Genre: YA Sci-Fi?
A boy named Seth drowns, desperate and alone in his final moments, losing his life as the pounding sea claims him. But then he wakes. He is naked, thirsty, starving. But alive. How is that possible? He remembers dying, his bones breaking, his skull dashed upon the rocks. So how is he here? And where is this place? It looks like the suburban English town where he lived as a child, before an unthinkable tragedy happened and his family moved to America. But the neighborhood around his old house is overgrown, covered in dust, and completely abandoned. What’s going on? And why is it that whenever he closes his eyes, he falls prey to vivid, agonizing memories that seem more real than the world around him? Seth begins a search for answers, hoping that he might not be alone, that this might not be the hell he fears it to be, that there might be more than just this. . . .
A couple of weeks ago I was complaining about how hard it can be to review books that I love, today I'm worried about reviewing a book that really disappointed me. I'm not quite sure which one is worse.
The real trouble here comes from that fact I have a huge amount of respect for Patrick Ness. I adored the 'Chaos Walking' trilogy and A Monster Calls and I really admire his attitudes towards his audience and young people in general and although I knew little about the premise, More Than This was one of my most anticipated reads of the year. Based on previous experience I expected a lot - I expected to be moved and deeply affected and I expected a book with an exciting plot and insightful character studies. I felt that the More Than This was trying for all that but it missed by a mile.
The book isn't bad - there was nothing that left me shaking my head or made me want to stop reading. It has some interesting things to say about the nature of reality and guilt and maybe younger readers would be more taken by the various morals of the story, but I never felt connected to the characters and so the story and its messages never resonated with me. Compared to the nuanced characters and plots in the Chaos Walking series everything here felt very superficial. By far the sections that I enjoyed the most were the flashbacks/memories - I found myself anticipating these interludes, hoping that they'd fill in the otherwise bland characterisation but they never managed to flesh out the personalities of the main characters. Too often things just happened to characters - the sense of agency that was so immediate and important to the development of Todd and Viola in The Knife of Never Letting Go etc. was sadly missing here. It's difficult to say much more without ruining the book's twists but I'd also add that the observations on internet culture, immigrant experience and child abuse were very heavy handed and the bluntness of their social commentary distracted from their role in characterisation/narrative.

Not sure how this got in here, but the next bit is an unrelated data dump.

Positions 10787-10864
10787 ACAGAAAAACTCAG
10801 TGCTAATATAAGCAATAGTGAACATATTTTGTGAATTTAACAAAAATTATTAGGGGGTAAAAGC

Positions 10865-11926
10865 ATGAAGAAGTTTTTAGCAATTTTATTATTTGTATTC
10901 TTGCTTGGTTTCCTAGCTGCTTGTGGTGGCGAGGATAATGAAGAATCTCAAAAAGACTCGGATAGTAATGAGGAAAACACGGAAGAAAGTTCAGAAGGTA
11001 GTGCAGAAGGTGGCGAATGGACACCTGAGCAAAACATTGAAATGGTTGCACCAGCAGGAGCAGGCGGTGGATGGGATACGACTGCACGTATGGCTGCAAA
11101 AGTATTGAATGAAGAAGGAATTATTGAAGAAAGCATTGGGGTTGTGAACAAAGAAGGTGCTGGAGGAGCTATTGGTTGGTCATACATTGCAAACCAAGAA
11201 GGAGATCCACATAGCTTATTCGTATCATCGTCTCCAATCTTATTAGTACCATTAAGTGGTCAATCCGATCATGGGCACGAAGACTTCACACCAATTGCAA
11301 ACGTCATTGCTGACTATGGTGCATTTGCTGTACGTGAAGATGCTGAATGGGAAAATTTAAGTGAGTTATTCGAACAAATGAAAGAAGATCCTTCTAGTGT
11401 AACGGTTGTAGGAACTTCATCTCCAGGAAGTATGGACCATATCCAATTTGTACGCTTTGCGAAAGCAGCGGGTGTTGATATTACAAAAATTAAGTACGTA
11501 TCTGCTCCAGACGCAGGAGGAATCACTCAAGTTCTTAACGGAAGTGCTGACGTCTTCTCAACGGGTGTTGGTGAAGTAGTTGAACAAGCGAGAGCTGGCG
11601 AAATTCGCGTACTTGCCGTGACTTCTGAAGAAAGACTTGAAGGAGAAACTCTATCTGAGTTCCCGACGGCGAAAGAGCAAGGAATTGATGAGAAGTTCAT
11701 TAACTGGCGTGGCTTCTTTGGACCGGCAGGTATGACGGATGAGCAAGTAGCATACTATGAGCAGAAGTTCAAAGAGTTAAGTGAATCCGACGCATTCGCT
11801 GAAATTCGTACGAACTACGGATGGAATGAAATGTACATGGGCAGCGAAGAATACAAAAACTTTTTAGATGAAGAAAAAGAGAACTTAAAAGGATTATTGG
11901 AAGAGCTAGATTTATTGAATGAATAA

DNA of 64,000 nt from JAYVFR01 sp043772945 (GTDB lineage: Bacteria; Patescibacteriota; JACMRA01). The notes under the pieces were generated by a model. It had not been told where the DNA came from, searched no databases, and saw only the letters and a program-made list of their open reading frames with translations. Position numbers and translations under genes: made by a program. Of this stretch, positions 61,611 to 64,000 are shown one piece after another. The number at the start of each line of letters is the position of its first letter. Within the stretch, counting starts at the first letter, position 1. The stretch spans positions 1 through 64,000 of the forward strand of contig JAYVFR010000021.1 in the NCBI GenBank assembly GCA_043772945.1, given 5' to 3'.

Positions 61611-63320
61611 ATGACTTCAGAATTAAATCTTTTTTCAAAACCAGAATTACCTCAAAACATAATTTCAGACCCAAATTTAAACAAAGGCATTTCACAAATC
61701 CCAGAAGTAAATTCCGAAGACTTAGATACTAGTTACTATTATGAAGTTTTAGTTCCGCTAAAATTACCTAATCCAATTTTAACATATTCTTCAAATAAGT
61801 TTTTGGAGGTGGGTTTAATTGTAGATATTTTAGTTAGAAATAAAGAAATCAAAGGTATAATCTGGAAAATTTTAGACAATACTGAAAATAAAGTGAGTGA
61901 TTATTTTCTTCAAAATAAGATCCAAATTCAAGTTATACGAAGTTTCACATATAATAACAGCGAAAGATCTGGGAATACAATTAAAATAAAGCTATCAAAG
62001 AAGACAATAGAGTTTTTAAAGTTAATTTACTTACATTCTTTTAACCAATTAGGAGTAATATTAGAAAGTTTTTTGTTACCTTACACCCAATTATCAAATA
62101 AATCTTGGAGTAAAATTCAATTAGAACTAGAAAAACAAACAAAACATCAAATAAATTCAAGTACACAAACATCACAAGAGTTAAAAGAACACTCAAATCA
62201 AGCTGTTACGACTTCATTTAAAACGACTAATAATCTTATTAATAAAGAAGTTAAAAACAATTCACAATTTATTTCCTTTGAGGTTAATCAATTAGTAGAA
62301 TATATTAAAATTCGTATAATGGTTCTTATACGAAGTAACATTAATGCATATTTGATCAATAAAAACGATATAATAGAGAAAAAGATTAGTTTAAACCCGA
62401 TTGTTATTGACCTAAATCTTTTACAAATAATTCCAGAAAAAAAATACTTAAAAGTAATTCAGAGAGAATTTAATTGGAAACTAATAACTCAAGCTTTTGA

I'll definitely read Ness' future publications because I refuse to let one disappointing experience completely tarnish my respect for him and his writing but (apologies in advance) I really hope there is more than this.